Trust is the love that connects the head to the heart and the heart to the world, and the world back to God.
A Sermon based on Jeremiah 17:5-10
Thus says the LORD: Cursed are those who trust in mere mortals and make mere flesh their strength, whose hearts turn away from the LORD...
I love a good challenge. Especially when I'm the one challenging others instead of the one being challenged.
Back in my early seminary days, I once challenged some friends to prove to me that God exists … and to do so without relying on the Bible. This meant they couldn’t quote scripture or use any of the doctrine that had been based on biblical passages – which is basically all of them. This caused a few heated discussions to say the least.
One of our classmates, a quiet young woman who sat next to us, was tired of listening to us argue so she answered the question for them. And she did it with one word: “Trust.” By that she meant to trust what God said so completely that we are able to speak of God in the love that we show. And the grace that we give.
It never ceases to amaze me how one simple word can radically change the way we see and do things.
Today’s reading comes from Jeremiah 17:5-10 and you will see that the main thrust of these few verses rests on this one word: trust. The passage begins:
Thus says the LORD: Cursed are those who trust in mere mortals and make mere flesh their strength, whose hearts turn away from the LORD. They shall be like a shrub in the desert, and shall not see when relief comes. They shall live in the parched places of the wilderness, in an uninhabited salt land.
Blessed are those who trust in the LORD, whose trust is the LORD. They shall be like a tree planted by water, sending out its roots by the stream. It shall not fear when heat comes, and its leaves shall stay green; in the year of drought it is not anxious, and it does not cease to bear fruit.
The heart is devious above all else; it is perverse-- who can understand it? I the LORD test the mind and search the heart to give to all according to their ways, according to the fruit of their doings.
You might remember from a few weeks ago that Jeremiah was just a kid when God calls him to do something really big. Grown up big. In fact, it was so big that it required the guts of a young child with…little understanding of the ramifications of what God was calling him to do.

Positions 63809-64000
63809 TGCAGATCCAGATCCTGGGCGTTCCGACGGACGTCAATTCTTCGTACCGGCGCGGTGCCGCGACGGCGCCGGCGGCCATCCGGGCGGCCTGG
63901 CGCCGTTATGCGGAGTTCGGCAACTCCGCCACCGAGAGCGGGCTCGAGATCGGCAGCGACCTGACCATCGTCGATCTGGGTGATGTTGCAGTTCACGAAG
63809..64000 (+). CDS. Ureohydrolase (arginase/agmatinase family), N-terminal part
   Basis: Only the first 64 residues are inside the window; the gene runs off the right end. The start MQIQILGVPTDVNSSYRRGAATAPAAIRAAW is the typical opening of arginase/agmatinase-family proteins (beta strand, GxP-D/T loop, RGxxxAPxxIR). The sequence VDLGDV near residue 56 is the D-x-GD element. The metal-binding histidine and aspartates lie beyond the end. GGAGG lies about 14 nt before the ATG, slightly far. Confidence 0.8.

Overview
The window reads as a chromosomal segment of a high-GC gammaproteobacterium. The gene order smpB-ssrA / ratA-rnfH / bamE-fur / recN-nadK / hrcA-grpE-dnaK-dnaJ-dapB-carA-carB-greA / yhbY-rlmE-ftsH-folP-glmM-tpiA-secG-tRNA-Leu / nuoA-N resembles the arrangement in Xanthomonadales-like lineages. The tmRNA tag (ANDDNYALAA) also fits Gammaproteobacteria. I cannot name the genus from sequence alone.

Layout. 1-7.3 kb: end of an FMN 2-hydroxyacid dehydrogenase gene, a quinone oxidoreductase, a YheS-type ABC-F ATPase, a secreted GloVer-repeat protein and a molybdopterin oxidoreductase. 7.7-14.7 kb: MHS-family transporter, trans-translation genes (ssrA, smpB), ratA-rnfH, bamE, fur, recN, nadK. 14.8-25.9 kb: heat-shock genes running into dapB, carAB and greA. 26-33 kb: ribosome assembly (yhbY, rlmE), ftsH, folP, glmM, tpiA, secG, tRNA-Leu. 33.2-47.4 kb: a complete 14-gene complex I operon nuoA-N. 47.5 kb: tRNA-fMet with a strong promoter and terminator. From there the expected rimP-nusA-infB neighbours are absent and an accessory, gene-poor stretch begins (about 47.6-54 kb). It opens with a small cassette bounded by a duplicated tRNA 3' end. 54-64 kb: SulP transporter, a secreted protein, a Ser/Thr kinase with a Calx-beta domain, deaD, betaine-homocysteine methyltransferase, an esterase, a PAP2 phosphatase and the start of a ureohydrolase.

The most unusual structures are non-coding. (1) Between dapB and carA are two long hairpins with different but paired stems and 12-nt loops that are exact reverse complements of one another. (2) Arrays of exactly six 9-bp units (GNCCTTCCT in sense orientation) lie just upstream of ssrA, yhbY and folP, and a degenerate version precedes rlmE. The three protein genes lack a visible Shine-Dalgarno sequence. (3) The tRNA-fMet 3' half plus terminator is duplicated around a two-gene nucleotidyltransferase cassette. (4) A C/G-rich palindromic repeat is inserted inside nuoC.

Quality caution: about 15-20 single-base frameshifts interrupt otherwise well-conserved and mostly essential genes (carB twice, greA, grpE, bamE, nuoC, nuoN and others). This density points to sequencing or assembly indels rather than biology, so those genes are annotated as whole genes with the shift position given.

If you know kids, then you might know they have a way of trusting that is better than adults. Probably it’s because kids need to trust in order to survive. Once they can feed, clothe and do things for themselves, they begin to see how trust becomes a choice; an important one to say the least.
The adults in this prophecy chose not to believe Jeremiah when he warned them not to go to war with the Babylonians. They didn’t heed his advice to put their trust in God’s protection. Instead they made alliances with other countries. Now these same people find themselves living in exile in a foreign country. Trust is a choice that can bind us or free us.
Of course, the kind of trust Jeremiah is talking about isn’t as simple as asking my southern mother for directions and trusting they’ll be correct. Instead it’s a more radical kind of trust – one that goes over and above dependence on other human beings.
It’s the kind of trust that saved Noah from the flood, and led Moses through the wilderness and God’s people to the promise land. And allowed Jeremiah to speak fearlessly even though he was just a kid. It’s the radical trust we learned about last week that got the disciples to drop their fishing nets and follow Jesus. To go from the seashore to the cross without fully understanding what great impact it would have on their lives, and the lives of so many others.
Of course, radical trust in God isn’t always so extreme, sometimes it’s basic and childlike. I remember when I took Fiona boogie boarding for the first time. On a small sand bar close to the shore I pushed her on the rolling whitewater as she held on to the board for dear life. Once I thought she had a pretty good grip of the concept, I took her a further out to where the swells were beginning to crest. Fiona was not so sure about this idea.
So, being a good dad, someone who was going to be a minister one day, I asked her “Do you think today is the day God is going to call you home?” Before she could say “No” with any great confidence, I pushed her into the next wave. Which, to my surprise, was a little bit bigger than I had hoped for.